Commercial property: Investors urged to look east for expansion

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East Lothian is witnessing a boom in residential property building with new housing across the region including a new community at Blindwells, north of Tranent, where work has started on the first of 1,600 homes, plus a supermarket and school.

But Iain Mercer, director of Allied Surveyors Scotland, believes that the region is fertile ground for commercial property too.

He says: “If you look at the knock-on effect from a rise in population, there are parts of East Lothian which are doing very well in terms of commercial property.

“Haddington is expanding rapidly with a huge amount of housing developments; there is significant commercial activity surrounding that.

“Most recently, Ediston have bought the site previously earmarked for a Sainsbury’s and are planning a retail park.”

He adds that such activity points to a shift in focus from the east side of Edinburgh into the county, although the East Lothian market is still influenced by the Capital. Mercer says: “We know that the city is restricted in what can be built, and its is hemmed in by the bypass and green belt.

“But there is a shift eastward 
down a corridor, heading out by 
Tranent and the Blindwell site, where commercial property is doing very well.”

He highlights the uptake of Macmerry Business Park in Tranent, which was completed more than a decade ago.

Mercer says: “In many ways it was a bit ahead of its time, but it is now coming into its own with businesses looking to relocate. It is a strategic location which looks south as well as taking in the Capital.”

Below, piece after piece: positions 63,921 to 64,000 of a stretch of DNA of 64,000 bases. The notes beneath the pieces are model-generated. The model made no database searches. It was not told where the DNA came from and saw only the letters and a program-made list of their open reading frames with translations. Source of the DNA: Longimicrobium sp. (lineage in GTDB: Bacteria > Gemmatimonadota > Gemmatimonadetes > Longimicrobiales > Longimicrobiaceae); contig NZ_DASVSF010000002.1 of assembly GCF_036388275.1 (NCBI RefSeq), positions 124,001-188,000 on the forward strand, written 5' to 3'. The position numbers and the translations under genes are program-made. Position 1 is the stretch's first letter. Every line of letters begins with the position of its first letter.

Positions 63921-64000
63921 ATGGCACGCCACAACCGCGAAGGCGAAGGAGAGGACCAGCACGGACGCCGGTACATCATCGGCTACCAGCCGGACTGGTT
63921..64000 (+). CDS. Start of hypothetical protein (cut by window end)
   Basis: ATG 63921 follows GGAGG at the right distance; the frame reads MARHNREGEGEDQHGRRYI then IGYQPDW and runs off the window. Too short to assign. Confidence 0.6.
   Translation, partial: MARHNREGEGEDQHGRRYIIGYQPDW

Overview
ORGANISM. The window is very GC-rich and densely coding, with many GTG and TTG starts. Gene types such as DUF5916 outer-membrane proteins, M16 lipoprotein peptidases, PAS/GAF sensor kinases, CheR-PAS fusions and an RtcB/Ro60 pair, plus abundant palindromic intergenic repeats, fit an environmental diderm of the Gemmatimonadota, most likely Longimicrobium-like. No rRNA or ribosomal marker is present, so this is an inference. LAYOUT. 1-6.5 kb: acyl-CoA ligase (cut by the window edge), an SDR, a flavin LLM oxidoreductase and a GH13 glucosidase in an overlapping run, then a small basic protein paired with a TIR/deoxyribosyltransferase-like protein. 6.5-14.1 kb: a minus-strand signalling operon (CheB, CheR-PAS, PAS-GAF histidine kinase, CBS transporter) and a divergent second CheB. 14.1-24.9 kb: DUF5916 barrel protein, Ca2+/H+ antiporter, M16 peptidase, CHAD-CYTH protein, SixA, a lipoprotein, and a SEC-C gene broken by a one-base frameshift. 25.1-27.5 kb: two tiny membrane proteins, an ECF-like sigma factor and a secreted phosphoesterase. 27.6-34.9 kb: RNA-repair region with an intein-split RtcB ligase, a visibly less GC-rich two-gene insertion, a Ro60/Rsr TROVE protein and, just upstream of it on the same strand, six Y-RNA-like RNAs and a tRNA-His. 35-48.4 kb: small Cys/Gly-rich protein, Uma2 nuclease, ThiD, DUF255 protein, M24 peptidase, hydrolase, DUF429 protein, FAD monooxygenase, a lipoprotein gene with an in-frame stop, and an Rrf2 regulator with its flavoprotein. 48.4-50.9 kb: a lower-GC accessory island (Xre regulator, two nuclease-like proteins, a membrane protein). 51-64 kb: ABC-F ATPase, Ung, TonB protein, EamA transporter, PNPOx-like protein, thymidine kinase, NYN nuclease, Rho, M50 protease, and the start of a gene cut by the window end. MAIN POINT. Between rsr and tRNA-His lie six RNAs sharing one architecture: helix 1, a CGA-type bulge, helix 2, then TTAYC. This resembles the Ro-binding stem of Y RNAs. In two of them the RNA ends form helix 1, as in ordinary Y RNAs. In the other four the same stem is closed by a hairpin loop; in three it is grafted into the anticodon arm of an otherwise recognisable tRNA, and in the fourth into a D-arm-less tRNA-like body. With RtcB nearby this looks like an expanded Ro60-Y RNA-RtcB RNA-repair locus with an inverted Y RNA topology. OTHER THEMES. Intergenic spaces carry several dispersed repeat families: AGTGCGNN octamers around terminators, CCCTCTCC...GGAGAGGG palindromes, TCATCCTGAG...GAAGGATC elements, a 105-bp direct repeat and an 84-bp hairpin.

Allied is currently marketing a modern open-plan office suite of 145sq m with parking and superfast broadband at a rent of £16,000 per annum, comparing very favourably with prices in Edinburgh.

In terms of retail spaces, Mercer says: “The market towns are generally buoyant and investors can get a decent return in these types of locations. While high streets elsewhere face a struggle, East Lothian’s prosperous towns, such as North Berwick, are causing a ripple effect.”

He points to a client, LC Artisan, which was seeking premises in North Berwick and Haddington this year, but instead settled on Gifford.

Mercer says: “Businesses wouldn’t be investing in these locations if they didn’t believe they were growth areas, it is a micro-climate with strong local support for high streets.

“With North Berwick going great guns over the last few years that has spread out across the county.”

He adds: “Gullane High Street has gone through a renaissance with Tom Kitchin opening a restaurant there this year.”

In terms of industrial parks there is a demand for quality business space in the region. Allied recently secured premises in East Lothian on behalf of The Paint Shed, representing its first venture into the county.

The acquisition of Unit 5, Olive Bank Retail Park in Musselburgh has been taken on a ten year-lease from landlord RB&JL Properties at a rent of £27,500 per annum.

Mercer says: “The location is only a mile and a half from The Fort but there is a significant difference in cost so there are opportunities for businesses thinking of moving east.”